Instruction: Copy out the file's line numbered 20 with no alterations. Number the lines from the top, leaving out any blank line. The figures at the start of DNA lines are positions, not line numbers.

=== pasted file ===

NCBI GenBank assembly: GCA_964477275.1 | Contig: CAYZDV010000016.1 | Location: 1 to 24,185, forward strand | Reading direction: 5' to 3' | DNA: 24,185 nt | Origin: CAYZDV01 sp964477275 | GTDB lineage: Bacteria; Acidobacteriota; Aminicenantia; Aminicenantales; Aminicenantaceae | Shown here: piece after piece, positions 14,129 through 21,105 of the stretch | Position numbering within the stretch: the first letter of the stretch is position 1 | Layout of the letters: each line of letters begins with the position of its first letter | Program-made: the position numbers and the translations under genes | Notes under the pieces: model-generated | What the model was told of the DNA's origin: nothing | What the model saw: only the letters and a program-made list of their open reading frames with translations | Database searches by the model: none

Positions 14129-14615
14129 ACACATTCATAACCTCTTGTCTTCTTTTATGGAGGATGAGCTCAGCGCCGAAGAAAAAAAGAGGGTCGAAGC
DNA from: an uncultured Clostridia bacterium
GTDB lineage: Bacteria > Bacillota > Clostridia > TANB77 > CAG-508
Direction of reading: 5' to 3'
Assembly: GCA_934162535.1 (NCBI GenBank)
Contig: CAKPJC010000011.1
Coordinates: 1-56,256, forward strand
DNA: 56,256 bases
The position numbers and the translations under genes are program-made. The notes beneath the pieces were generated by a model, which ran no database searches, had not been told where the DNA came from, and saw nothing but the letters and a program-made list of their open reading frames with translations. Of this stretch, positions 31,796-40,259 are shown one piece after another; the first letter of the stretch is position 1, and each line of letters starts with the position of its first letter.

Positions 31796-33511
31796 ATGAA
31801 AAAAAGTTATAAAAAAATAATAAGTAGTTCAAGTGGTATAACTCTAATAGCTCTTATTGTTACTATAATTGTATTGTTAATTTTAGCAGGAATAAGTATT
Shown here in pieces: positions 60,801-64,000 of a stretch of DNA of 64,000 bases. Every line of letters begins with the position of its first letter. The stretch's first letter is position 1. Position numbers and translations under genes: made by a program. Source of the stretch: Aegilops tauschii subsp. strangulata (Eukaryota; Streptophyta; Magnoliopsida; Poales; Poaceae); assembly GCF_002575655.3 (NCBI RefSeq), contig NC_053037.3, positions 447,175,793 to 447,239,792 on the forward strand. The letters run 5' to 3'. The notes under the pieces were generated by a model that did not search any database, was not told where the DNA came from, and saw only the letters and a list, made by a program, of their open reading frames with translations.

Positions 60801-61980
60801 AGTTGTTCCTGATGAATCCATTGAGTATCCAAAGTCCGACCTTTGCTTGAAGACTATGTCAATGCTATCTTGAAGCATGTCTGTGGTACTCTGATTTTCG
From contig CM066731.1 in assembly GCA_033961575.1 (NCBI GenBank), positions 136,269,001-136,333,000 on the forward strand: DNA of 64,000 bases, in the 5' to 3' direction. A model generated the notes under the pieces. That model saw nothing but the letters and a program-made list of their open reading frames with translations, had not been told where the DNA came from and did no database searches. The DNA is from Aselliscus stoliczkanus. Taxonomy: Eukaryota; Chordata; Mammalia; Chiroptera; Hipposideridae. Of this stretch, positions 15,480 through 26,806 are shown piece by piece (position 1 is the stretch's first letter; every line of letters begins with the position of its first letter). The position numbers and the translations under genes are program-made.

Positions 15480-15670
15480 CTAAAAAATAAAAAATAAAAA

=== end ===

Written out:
15480 CTAAAAAATAAAAAATAAAAA